Three-season sleeping bags for hikers and bikers need to tread a tricky line, staying lightweight and packable enough for you to be able to fit them in a backpack or pannier, and cart them along tracks and trails, while supplying sufficient warmth and comfort in the cold depth of a spring or autumn night. The Alpkit Pipedream 400 sleeping bag achieves all of the above with style, while staying affordable too.
I have been testing the Alpkit Pipedream 400 sleeping bag in a range of conditions over the last 6 months, from a multiday fastpacking trip along the West Highland Way in Scotland at the very end of autumn, through winter campouts in the garden and some early spring adventures on the wild side in Devon. In all of these scenarios, I felt warm and comfortable in this down bag. And when it comes to packing it away and hitting the trails, the Pipedream 400 can be compressed into a tiny, lightweight bundle, making it easy to carry no matter whether you are travelling by foot or saddle.
After months of testing and many nights sleeping in the Pipedream 400, I think it’s definitely one of the best sleeping bags around for 3-season use, especially in the lightweight sleeping bag category. Read on for my full review of the Alpkit Pipedream 400 sleeping bag.
- RRP: £219.99 (UK)
- Filling: 750 fill power DownTek hydrophobic down
- Fill weight: 400g
- Temperature rating: Comfort: -4.2°C / 24.4°F; Alpkit limit: -6°C / 21.2°F
- Weight: Regular: 865g / 1lb 14.5oz; Long: 910g / 2lb
- Length: 190cm/ 75in; Long: 210cm / 82.5in
- Pack size (fully compressed): Regular: 19 x 14cm / 7.5 x 5.5in; Long: 21 x 15cm / 8 x 6in
- Zip options: Left-hand or right-hand
- Seasons: 3
Alpkit Pipedream 400 3-season sleeping bag: design and features
The Alpkit Pipedream 400 has a mummy shape, so it tapers and is narrower at the foot end than it is at the top. This reduces the overall internal size of the bag, which means the air around you is more efficiently heated up by your body and trapped in by the bag, and you will stay warmer during the night (especially in the coldest hours of early dawn).
Horizontal box-wall baffle construction of the bag keeps the down fill in place, so it won’t clump up and cause cold spots.
As well as being available in a regular and large size, you can choose to have the zip on the left or right side, as determined by its position when you are lying on your back with the hood correctly positioned. Alpkit label their bags ‘right-hand’ (which will have the zip on the left) and ‘left-hand’ (which will have the zip on the right) because, typically, right-handed people will find it easier to operate a left located zip, and visa versa for lefties, but a lot depends on how you sleep, so put some thought into this. The zip has a full-length baffle that will help stop the material getting caught in the zip.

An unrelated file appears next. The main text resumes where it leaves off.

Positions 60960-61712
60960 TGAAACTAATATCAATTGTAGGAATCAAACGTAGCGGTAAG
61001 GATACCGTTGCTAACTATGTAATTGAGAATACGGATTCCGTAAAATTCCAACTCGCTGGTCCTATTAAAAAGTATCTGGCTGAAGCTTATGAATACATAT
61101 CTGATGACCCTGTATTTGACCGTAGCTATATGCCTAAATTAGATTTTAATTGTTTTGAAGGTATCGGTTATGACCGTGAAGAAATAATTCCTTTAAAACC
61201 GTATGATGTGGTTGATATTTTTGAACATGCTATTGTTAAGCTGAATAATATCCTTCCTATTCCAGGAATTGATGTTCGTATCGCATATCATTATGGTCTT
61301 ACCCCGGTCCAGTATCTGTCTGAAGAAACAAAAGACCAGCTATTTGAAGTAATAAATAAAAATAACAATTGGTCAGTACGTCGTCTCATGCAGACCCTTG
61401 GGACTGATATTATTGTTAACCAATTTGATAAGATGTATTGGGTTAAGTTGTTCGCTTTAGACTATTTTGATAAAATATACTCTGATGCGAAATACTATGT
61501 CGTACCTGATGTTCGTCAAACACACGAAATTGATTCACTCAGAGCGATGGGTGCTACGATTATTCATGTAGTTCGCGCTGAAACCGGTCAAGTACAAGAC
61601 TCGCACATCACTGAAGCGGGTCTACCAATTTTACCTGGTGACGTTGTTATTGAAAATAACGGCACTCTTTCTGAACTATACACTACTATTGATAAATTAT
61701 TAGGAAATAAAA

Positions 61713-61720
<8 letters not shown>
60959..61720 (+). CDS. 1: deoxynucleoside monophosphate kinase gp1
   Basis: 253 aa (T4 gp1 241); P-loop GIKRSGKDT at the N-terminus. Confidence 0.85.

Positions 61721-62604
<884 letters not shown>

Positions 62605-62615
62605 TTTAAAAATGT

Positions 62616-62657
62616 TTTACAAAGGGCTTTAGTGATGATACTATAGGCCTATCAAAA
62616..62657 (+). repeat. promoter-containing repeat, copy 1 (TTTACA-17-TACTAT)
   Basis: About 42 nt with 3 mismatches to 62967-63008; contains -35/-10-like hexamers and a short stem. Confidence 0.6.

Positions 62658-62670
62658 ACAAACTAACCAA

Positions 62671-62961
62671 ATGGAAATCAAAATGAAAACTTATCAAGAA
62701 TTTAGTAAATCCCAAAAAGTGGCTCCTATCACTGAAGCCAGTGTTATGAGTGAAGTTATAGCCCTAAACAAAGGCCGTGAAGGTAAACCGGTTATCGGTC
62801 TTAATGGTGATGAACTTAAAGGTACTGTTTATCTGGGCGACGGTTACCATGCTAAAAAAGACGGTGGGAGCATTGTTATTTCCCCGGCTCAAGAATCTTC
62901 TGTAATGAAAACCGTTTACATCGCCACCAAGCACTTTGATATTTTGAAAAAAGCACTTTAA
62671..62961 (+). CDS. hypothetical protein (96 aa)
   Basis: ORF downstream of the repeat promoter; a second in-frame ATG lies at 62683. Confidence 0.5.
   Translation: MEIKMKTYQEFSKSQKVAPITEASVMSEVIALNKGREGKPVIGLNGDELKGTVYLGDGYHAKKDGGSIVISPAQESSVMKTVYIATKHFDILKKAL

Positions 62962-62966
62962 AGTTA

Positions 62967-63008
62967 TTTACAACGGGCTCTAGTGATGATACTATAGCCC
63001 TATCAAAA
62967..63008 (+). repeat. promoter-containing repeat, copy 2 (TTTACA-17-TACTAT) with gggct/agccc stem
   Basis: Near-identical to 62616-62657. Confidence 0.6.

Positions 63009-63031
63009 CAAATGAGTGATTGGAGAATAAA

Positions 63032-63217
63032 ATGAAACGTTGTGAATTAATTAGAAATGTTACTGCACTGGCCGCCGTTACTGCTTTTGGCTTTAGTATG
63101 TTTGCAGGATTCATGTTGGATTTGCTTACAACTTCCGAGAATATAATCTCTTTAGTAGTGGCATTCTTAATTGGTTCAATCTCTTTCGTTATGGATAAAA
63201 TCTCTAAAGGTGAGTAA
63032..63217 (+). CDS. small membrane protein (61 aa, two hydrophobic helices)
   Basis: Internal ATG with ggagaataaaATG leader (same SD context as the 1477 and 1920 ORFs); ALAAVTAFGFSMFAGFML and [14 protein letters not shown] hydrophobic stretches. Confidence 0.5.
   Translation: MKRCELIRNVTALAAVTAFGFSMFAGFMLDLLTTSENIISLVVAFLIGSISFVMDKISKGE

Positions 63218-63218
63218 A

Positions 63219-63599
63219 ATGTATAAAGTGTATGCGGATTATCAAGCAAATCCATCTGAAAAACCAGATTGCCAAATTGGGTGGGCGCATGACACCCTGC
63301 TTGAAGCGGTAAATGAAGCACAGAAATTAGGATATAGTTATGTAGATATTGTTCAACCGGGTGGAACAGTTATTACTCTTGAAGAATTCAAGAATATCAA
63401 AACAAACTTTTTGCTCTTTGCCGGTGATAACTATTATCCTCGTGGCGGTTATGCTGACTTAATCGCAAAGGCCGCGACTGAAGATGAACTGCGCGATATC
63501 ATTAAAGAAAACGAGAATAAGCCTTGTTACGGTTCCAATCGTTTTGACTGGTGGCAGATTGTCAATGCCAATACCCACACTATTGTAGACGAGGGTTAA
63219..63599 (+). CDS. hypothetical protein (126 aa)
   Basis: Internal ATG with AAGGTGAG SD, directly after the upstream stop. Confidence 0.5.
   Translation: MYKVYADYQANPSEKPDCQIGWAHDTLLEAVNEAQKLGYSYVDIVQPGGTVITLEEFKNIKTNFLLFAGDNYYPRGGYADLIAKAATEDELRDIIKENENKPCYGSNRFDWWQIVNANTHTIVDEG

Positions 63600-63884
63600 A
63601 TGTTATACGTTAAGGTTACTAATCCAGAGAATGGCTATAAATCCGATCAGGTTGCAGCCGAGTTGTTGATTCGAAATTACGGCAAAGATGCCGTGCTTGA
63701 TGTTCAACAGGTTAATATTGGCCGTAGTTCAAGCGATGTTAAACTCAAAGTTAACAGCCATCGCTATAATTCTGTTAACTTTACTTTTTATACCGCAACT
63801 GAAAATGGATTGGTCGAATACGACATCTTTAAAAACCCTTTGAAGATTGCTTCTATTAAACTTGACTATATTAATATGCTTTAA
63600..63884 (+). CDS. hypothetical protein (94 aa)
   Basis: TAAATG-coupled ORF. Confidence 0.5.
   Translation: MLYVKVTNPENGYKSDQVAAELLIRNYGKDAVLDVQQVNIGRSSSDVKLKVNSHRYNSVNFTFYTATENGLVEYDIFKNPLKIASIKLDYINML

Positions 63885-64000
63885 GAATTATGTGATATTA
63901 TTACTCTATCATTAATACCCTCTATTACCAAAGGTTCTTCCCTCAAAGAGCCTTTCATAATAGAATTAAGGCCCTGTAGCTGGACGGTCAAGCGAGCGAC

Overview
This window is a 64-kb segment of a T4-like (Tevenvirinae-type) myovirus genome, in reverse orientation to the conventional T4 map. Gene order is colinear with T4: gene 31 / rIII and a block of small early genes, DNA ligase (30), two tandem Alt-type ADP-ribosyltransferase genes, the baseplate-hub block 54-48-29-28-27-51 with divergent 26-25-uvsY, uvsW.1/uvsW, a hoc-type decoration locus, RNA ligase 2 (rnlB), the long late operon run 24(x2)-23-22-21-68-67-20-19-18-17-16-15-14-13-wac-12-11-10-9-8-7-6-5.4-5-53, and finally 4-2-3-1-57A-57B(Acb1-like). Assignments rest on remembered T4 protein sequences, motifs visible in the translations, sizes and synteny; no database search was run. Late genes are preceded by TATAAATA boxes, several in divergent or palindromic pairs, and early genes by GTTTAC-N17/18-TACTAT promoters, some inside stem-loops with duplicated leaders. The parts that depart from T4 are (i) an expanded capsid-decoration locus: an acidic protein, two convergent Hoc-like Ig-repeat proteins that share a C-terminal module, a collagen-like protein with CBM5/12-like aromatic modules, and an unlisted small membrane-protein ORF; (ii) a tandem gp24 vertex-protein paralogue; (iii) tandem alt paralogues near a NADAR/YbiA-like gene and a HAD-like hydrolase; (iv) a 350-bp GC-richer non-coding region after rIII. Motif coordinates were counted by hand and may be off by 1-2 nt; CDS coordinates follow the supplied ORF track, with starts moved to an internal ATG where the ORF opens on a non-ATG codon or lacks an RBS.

The Alpkit Pipedream 400 has an excellent hood, which can be adjusted and pulled in by a drawcord to keep drafts out and make sure you stay cosy, and a sculpted neck baffle that can be worn up under the chin when conditions are cold, or flopped down when it’s warmer. I wasn’t completely convinced about the effectiveness of this neck baffle, but it wasn’t annoying and barely adds anything to the weight.
Alpkit Pipedream 400 3-season sleeping bag: materials and thermal performance
To keep you warm when the sun goes down and the mercury drops, the Alpkit Pipedream 400 sleeping bag is stuffed with 750 fill power DownTek hydrophobic grey goose down. The
Waterfowl down is the best thermal insulating material on the planet, but its performance is negatively impacted when it gets wet, because it clumps up and looses its best lofting properties, but the hydrophobic treatment applied to DownTek means this bag can still operate in damp conditions.
Do, however, try and protect your sleeping bag from moisture as much as you possibly can, because it will not keep you as comfortable and warm when it’s wet as it will when it’s dry and all the down is lofting nicely.
A second line of defence against dampness is supplied by the 20D polyester, PFC-free DWR treated outer material. The DWR here stands for Durable Water Repellent, which means it has been given a coating of a substance that makes them water resistant (note: being water resistant/repellent is not the same as being waterproof – this material will deflect light smatterings of moisture, which will bead on the outer and drip off instead of penetrating the bag, but for the best experience, do your upmost to keep the sleeping bag well away from water).
Alpkit Pipedream 400 3-season sleeping bag: comfort levels
I have now slept out in the Alpkit Pipedream 400 sleeping bag for multiple nights in all four seasons, and while it certainly performs best in spring and autumn, this is a bag that will genuinely keep you comfortable for nine months of the year in the UK, so long as it’s paired with the right equipment (in terms of a good backpacking tent and a quality camping mat to suit the season).
With a comfort rating of 4.2°C and Alpkit’s self-set limit rating of -6°C (the EN 13537 European standard rating for the Pipedream 400 is actually -10.8°C) it can also keep you fairly warm in non-severe winter conditions. But remember, the Pipedream 400 only claims to be a lightweight 3-season sleeping bag, so from late autumn through to early spring you will need to pair it with a sleeping mat with a high R-value, and some thermals might also be required.